This week's Supreme Court hearing on the critical Affirmative Action case before it captured in 95 minutes of oral arguments one of our most important ongoing national debates and American business leaders should take note. At the heart of the case is an essential question we perpetually struggle with: Is the value of diversity sufficient to warrant active interventions to ensure it in every sphere? The answer is unequivocally yes.
Allowing universities to consider race as a factor in student admissions is essential to the long-term economic competitiveness of the nation and to the success of US businesses. American companies have long recognized the importance of diversity to their bottom lines. Faced with enormous competitive threats from every corner of the globe, businesses rely on the inherently unique perspectives of minority and female employees to ensure the best thinking, freshest innovation and broadest insights. For this reason, nearly every company in the Fortune 500 spends time and effort to attract, retain and develop diverse employees who add incalculable value to a company's ability to understand diverse markets and ensure the best thinking. Study upon study show that diverse organizations outperform because diversity, especially at leadership levels prevents groupthink and ensure everyone makes better decisions. As the US markets have become more diverse and global markets more competitive, diversity in our companies has become indispensable.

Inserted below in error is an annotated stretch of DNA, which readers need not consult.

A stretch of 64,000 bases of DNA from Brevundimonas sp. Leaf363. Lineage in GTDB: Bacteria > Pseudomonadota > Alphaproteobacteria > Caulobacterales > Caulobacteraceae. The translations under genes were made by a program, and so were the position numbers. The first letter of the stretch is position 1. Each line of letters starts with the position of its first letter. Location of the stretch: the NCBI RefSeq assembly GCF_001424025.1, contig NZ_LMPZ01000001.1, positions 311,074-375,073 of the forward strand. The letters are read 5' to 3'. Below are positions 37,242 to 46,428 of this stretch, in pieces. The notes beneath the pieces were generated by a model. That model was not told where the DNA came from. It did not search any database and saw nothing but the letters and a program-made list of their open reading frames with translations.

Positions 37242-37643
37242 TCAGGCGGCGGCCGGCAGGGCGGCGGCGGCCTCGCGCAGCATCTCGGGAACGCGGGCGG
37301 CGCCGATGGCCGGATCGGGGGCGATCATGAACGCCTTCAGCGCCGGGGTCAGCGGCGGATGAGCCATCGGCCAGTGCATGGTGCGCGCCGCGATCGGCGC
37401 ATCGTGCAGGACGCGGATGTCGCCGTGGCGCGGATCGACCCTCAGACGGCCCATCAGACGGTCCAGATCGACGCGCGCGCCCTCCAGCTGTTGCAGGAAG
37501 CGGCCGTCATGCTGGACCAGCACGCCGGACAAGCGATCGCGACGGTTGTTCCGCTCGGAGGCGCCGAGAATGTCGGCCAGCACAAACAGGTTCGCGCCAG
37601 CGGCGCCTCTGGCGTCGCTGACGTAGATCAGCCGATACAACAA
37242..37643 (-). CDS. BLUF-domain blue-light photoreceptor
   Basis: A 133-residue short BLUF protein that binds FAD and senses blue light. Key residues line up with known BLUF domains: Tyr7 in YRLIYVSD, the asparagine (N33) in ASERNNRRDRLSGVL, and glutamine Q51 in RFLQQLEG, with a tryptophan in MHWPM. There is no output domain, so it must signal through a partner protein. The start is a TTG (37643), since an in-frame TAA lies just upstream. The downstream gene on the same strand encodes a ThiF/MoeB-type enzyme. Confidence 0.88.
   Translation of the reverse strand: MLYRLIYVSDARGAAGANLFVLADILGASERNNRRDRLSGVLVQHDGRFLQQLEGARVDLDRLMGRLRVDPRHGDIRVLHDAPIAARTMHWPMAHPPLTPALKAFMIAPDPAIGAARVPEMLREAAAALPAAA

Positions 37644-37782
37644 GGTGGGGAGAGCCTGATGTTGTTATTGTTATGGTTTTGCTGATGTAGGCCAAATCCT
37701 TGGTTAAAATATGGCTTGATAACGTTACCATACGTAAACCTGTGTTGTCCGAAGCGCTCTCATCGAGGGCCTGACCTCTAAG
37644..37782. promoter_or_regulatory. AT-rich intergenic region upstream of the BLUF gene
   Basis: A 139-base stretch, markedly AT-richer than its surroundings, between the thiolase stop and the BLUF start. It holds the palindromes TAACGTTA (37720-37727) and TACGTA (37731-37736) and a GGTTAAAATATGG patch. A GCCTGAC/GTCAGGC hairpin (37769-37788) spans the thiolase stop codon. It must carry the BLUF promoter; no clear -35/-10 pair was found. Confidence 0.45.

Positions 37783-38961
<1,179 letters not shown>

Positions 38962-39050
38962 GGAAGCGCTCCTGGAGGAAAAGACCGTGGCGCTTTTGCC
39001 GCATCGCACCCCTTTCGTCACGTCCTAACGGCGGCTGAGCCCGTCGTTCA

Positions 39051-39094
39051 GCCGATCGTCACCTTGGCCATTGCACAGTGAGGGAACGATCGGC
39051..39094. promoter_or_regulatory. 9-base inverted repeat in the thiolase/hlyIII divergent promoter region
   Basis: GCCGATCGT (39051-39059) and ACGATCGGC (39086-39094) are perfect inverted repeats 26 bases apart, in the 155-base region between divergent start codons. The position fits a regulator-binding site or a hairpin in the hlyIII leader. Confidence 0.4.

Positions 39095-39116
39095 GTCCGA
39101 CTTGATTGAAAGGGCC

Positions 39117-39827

But already recruiters face an up hill battle trying to fill the pipeline with sufficient numbers of minority employees to ensure the long-term viability of their efforts. Even with current affirmative action programs, only 14% of students at bachelor degree granting colleges and Universities are black and while Hispanics college enrollment has grown to an all time high it's still only 16%. Nearly everyone agrees, without consideration of race in college admissions, the numbers would be dramatically lower. Without Affirmative Action ensuring minority students have access to meaningful academic experiences, we will hopelessly constrict the pipeline of diverse talent for our nation's businesses, putting those companies at a serious competitive disadvantage.
But it's not just the limited pipeline of educated minority students that should worry US businesses watching this case. Increasingly companies will need legions of white future leaders who understand the value of diversity and have benefited academically and intellectually from living and working with people different from them. White students entering the corporate world who lack that experience will be poorly prepared to lead in an increasingly diverse and globalized world and their own critical thinking may even be impaired. A recent study cited in an op-ed by the authors in this week's New York Times, found that student achievement was significantly improved just by having even one minority working side by side with them. Diversity in the academic setting ensures better critical thinking and more rigorous learning because diverse individuals, even through their very presence, trigger more critical thinking from those in the majority.